Comparatively in Canada, Netflix is $16.49/mo. for the Standard plan ($5.99/mo. for Basic with Ads and access to a limited library – the streamer did away with the Basic Plan without ads six months ago), Disney+ has just gone up to $11.99/mo. or $7.99/mo. for Disney+ Standard With Ads, and Crave is $14.99/mo. for the Standard with Ads plan or $4.99/mo. for Basic with Ads (currently on promotion but regularly $9.99/mo.) Apple TV+ recently went up as well to $12.99/mo. It does not have a tiered system (yet) but you can combine it with other Apple services via Apple One, which also went up in price. All but Apple TV+ offer premium tiers as well with things like 4K content, immersive audio, offline downloads, and more (Apple TV+’s base subscription includes access to 4K content). Amazon Prime Video does offer 4K content, which is included with its base and, up until now, only subscription tier. (It’s presumed that content quality, offline downloads, and other features will remain the same whether you have the ad-free or ad tier of Prime Video).

For the Amazon Prime Video ad-free upgrade north of the border, this would bring the price from $9.99/mo. to $12.98/mo. Thus, Amazon Prime Video without ads would be priced in the middle of other services. It would be more than Disney+’s ad-free tier and less than both Crave and Netflix if you want to watch either without ads. That’s still relatively reasonable considering all the other benefits you get with it. Amazon Prime Video has a pretty solid selection of original TV shows and movies as well as library content, though it might not yet compare to Netflix’s high-profile titles and Crave’s access to the entire HBO library.

It really isn’t about price in this case, though. What’s most irritating is the fact that there’s an ad-free tier at all. This goes not only for Amazon, but for all the streaming services. The point of streaming was to pay a subscription for the luxury of not having to deal with ads. Which leads to the question, why are there ads at all?

Should There Be Ads?

Billy Butcher holding a flashlight in the dark in a scene from Gen V.
Photo: Amazon Studios

A year ago when Netflix announced Netflix Basics With Ads, I argued that it could actually be a good thing for the company. The justification was that with a much larger library of quality content available through the service versus when it initially launched, it’s a compromise. Those who want access to the growing list of premium award-winning content can still get that at a reasonably higher price, while those who appreciate the content but can’t afford or don’t want to pay for the luxury of an ad-free experience can revert to the “old way.” Yes, that means the way we used to watch television before cutting the cord.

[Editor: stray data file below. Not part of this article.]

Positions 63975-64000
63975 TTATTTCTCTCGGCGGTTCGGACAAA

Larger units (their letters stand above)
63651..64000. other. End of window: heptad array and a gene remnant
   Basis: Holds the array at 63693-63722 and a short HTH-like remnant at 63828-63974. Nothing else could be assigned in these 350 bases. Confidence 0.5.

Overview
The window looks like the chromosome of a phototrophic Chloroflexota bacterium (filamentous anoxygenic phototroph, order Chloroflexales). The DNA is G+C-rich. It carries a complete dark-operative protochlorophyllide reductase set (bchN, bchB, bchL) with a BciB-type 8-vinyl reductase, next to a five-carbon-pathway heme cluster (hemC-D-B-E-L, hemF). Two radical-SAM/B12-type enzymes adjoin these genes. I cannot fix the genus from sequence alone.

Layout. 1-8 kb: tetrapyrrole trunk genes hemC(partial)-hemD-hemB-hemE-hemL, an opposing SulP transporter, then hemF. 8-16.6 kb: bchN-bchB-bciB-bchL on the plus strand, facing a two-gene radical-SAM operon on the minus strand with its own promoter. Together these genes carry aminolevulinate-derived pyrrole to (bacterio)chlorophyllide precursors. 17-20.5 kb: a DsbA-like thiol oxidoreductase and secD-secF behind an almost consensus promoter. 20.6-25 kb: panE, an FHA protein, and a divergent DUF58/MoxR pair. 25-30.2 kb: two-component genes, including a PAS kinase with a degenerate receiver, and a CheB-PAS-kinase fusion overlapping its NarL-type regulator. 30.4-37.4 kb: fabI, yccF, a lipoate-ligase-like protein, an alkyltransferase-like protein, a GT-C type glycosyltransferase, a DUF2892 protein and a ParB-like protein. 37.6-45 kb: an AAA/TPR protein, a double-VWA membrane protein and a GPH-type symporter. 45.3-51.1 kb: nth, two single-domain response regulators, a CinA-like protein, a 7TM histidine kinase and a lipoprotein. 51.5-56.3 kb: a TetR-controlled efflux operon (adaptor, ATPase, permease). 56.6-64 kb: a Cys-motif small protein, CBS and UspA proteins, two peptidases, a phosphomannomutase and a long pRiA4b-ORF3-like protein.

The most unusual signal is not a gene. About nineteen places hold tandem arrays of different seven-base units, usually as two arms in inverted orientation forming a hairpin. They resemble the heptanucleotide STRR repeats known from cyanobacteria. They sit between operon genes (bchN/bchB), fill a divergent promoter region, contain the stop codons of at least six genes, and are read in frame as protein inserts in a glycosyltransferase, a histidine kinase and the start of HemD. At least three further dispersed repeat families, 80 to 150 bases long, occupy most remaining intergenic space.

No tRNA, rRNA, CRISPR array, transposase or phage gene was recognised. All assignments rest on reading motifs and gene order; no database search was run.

But as every streaming service starts doing the same thing, it’s evident that we’re headed backwards. The promise was no more commercials. Quality content you can watch at your leisure, anywhere and on any device. Entire seasons of shows would be released at once. Even the third promise is slowing disappearing as streamers are moving towards the very episode-a-week-ending-on-a-cliffhanger format it roasted network television about.

Where did we go wrong? We cut the cord, we paid less for seemingly limitless access. More competition entered the fray and we found ourselves paying for multiple services instead of multiple channels. As more quality content was released and started being produced by the streamers, pricing went up. Then services like Amazon started offering add-on channels, again, just like cable.

In defense of the streamers, even if you were to sign up for the Netflix, Disney+, Amazon Prime Video, Apple TV+, and Crave tiers without ads, it would still cost you less than you probably used to pay for linear TV, especially if you wanted channels like HBO and Showtime. Heck, it might still even still be less even with the highest tier packages from these services.

But that still brings us full circle back to the initial frustration: what happened to paying for access and no ads? Something has to pay for these streamers to continue to crank out fabulous shows from their in-house studios, and secure partnerships and licensing. That was supposed to be our subscription fees, but it seems no matter how often and how much they are raised, it isn’t enough. The old way that apparently wasn’t working seems to be the only way that can work. Just over the Internet now.

So, what was the point of cutting the cord in the first place? TV does now has a much cleaner interface, no matter which streamer you use. You can access it just about anywhere, from your phone while riding the subway to your computer while taking a break at work or your big screen TV at home. You don’t need a satellite dish or a cable box. That’s pretty darn compelling and a long way from where we used to be. But in the end, streaming is just the same wolf in more Internet-savvy, slicker sheep’s clothing.

That said, as long as the quality of shows we’re getting from these services continues to make it worth it, we’ll pay up. And now, an entirely new generation of viewers will understand once again what it’s like to rush to the bathroom during the “break” and wait a week to see what happens next in your favourite show. Times, they are revolving.